Westerhall - 12 Degrees - Grenadian Rum 70cl Bottle

Details

Westerhall - 12 Degrees
  • 0
  • 0
  • 0
70cl Bottle
On Offer : Was £23.99 - Now £20.79
£20.79
In Stock
 

Description:
Limited stock.

A Light Rum with a hint of sweetness that goes away almost before you notice it.

This rum has been doubled distilled and then aged in plain oak casks for a period of two years to achieve a smooth and mellow balance.

The rum is then diluted with pure Grenadian spring water and then charcoal filtered to remove any colour or flavours.

The result is a light bodied, crystal clear rum with very little congeners and flavour characteristics, making it ideal for mixing with just about any popular mixer.



Category(s):     Rum ,   Special Offers
Group(s):     Spirits On Sale! ,   White Rum
Producer: Westerhall Estate Ltd   -   www.westerhallrums.co.uk
ABV:   40%
Brand:   Westerhall Estate Ltd
Country of Origin:   Grenada
Oak Cask Type:   New
Rum Style:   White

Pricing

SizeAvailabilityPriceUnit PriceBuyDesire
* 70cl Bottle In Stock £ 20.79 Add to BasketAdd to WishList

Gift Packaging Options

2 Products From this Producer

ProductAvailabilitySizePrice
Westerhall - 12 DegreesIn Stock   70cl Bottle£ 20.79
Westerhall - Superb Light 3 Year OldIn Stock   70cl Bottle£ 19.79

No Product Reviews

Click Here to be the first to review this product.

Producer Information

Westerhall Estate Ltd is a Grenadian private limited liability company, registered in 1966. Prior to its formal registration it operated as an agricultural estate which consisted of 951 acres planted in Sugar Cane, Bananas, Coconuts Cocoa and Limes. The estate always had a small distillery on its premises and some of the sugar cane crushing equipment dates back to the 1700's. The property was originally called Grand Bacaye Estate and it is believed that the name was changed to Westerhall after it was purchased by Sir William John Stone of Dumfrieshire, Scotland in the early 1700's, after the name of his ancestral family home. Westerhall was then sold in 1836 by the heir of Sir William, Sir Frederick George Johnstone to "Mr. John Allan Powell of Lincolns Inn, Middlesex, Lewis Hoyes Esquire of the Island of Grenada, one of His Majesty's West Indian or Caribe Islands in America, and Thomas Browne of Snell Hall in the said Island".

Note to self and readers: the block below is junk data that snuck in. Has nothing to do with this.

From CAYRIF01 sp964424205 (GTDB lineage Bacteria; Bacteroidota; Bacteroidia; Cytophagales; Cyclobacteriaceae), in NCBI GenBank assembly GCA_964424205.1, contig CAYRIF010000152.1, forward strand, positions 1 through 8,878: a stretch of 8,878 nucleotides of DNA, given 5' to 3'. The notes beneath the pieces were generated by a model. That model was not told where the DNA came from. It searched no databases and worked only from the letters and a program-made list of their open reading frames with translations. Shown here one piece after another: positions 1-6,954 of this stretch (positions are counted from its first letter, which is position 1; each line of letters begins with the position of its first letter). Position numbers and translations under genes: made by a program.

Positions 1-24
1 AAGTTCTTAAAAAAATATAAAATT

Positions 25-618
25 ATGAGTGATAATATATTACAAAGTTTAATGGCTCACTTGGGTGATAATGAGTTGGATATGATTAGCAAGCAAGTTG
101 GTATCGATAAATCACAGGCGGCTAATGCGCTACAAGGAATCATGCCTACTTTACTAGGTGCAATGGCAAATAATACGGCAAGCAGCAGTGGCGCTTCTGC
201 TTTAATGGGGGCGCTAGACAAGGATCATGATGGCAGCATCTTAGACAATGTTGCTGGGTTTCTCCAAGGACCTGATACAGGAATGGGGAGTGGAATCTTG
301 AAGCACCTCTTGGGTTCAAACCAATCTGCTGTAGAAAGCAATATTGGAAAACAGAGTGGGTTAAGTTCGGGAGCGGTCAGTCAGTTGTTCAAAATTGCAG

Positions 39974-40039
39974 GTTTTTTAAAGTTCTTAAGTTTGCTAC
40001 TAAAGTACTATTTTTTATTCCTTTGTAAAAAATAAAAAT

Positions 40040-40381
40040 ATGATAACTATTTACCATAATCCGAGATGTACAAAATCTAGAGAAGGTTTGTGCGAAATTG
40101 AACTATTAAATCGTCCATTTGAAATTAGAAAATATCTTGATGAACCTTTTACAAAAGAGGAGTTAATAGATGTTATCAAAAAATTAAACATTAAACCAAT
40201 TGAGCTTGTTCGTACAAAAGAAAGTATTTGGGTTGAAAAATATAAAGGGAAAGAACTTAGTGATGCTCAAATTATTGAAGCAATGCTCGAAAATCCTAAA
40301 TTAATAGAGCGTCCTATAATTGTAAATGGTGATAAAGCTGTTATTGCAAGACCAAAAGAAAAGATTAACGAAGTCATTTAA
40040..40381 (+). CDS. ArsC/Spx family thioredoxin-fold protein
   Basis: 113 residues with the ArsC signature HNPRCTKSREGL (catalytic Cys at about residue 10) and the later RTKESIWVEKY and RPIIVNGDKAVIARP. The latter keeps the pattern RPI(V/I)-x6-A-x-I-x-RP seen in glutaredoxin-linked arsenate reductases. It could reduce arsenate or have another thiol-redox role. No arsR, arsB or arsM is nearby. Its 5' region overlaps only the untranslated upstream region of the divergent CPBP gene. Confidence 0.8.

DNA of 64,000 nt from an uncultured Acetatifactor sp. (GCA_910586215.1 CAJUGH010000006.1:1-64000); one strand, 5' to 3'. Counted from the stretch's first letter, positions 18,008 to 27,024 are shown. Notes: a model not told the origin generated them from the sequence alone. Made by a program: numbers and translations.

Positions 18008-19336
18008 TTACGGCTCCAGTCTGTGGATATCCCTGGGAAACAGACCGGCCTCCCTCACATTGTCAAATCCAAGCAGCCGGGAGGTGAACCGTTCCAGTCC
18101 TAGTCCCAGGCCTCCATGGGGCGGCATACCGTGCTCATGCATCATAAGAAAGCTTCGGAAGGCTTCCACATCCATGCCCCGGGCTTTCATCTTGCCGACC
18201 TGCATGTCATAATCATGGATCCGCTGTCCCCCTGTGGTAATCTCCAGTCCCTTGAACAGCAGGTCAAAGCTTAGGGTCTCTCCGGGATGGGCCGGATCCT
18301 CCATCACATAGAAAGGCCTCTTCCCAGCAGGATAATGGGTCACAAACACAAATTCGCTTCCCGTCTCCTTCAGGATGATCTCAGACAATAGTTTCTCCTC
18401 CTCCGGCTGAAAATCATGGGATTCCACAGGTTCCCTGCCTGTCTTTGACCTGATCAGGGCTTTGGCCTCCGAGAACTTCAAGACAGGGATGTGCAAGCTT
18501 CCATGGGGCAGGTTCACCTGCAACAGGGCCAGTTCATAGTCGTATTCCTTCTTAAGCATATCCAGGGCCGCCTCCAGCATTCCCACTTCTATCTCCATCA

In 1862 Sugar cane processing machinery was purchased from the firm of W & A McOnie in Glasgow, and installed at Westerhall, most of which is still in existence today. In 1876 Westerhall was sold by the Commissioners for sale of encumbered estates in the West Indies to Mr. Jonas Browne of 36 Mincing Lane, London for GBP 2,500. The next transaction which has been found is in 1900, when the estate was sold by Mrs. Elizabeth Wells of Hampstead Estate in St.Davids to William Alexander Whiteman Ross for GBP 1,000. Mr. Ross made a down payment but never finalized the deal and the Registrar sold the estate for the outstanding balance to Mrs. Ellice Emily Branch in 1912. Westerhall was subsequently sold to Mr. Arthur Keith Wells in 1944.
In 1965 the estate was purchased by Mr. George Williams and Mr. John Otway, and became Westerhall Estate Limited. The shareholding of the Company still remains in the immediate Williams/Wells family.

The waterwheels were decommissioned in the early 1970's and were replaced by a small diesel powered mill which operated until December 1988, when Westerhall purchased Morne Delice sugar mill, after which all grinding of cane and boiling of cane juice was conducted at Morne Delice, the syrup being transported to Westerhall for fermentation and distilling.

Presently the major operation of the Company is the blending and bottling of rum, applying the special family skill that has been kept a secret since 1944. The company now produces six brands of rum, with its flagship brand being Westerhall Vintage Rum. The company has always put great emphasis on maintaining high standards and quality control and today works to the highest international standards at every stage of the process from blending and bottling to labeling.

Facebook Comments